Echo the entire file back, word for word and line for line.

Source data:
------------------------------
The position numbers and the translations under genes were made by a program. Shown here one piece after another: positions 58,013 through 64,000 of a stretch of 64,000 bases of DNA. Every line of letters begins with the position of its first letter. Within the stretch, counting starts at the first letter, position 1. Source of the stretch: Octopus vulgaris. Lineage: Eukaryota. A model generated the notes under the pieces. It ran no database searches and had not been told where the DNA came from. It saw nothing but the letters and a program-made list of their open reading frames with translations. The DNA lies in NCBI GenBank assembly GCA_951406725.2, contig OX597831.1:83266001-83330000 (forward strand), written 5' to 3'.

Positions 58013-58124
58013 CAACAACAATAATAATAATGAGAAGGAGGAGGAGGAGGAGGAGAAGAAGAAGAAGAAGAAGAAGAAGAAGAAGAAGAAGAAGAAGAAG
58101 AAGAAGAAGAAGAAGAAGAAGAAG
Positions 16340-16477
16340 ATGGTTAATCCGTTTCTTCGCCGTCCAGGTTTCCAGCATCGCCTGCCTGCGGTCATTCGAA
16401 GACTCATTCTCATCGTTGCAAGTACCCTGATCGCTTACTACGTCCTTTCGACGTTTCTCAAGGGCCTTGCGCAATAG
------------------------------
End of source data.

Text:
The position numbers and the translations under genes were made by a program. Shown here one piece after another: positions 58,013 through 64,000 of a stretch of 64,000 bases of DNA. Every line of letters begins with the position of its first letter. Within the stretch, counting starts at the first letter, position 1. Source of the stretch: Octopus vulgaris. Lineage: Eukaryota. A model generated the notes under the pieces. It ran no database searches and had not been told where the DNA came from. It saw nothing but the letters and a program-made list of their open reading frames with translations. The DNA lies in NCBI GenBank assembly GCA_951406725.2, contig OX597831.1:83266001-83330000 (forward strand), written 5' to 3'.

Positions 58013-58124
58013 CAACAACAATAATAATAATGAGAAGGAGGAGGAGGAGGAGGAGAAGAAGAAGAAGAAGAAGAAGAAGAAGAAGAAGAAGAAGAAGAAG
58101 AAGAAGAAGAAGAAGAAGAAGAAG
Positions 16340-16477
16340 ATGGTTAATCCGTTTCTTCGCCGTCCAGGTTTCCAGCATCGCCTGCCTGCGGTCATTCGAA
16401 GACTCATTCTCATCGTTGCAAGTACCCTGATCGCTTACTACGTCCTTTCGACGTTTCTCAAGGGCCTTGCGCAATAG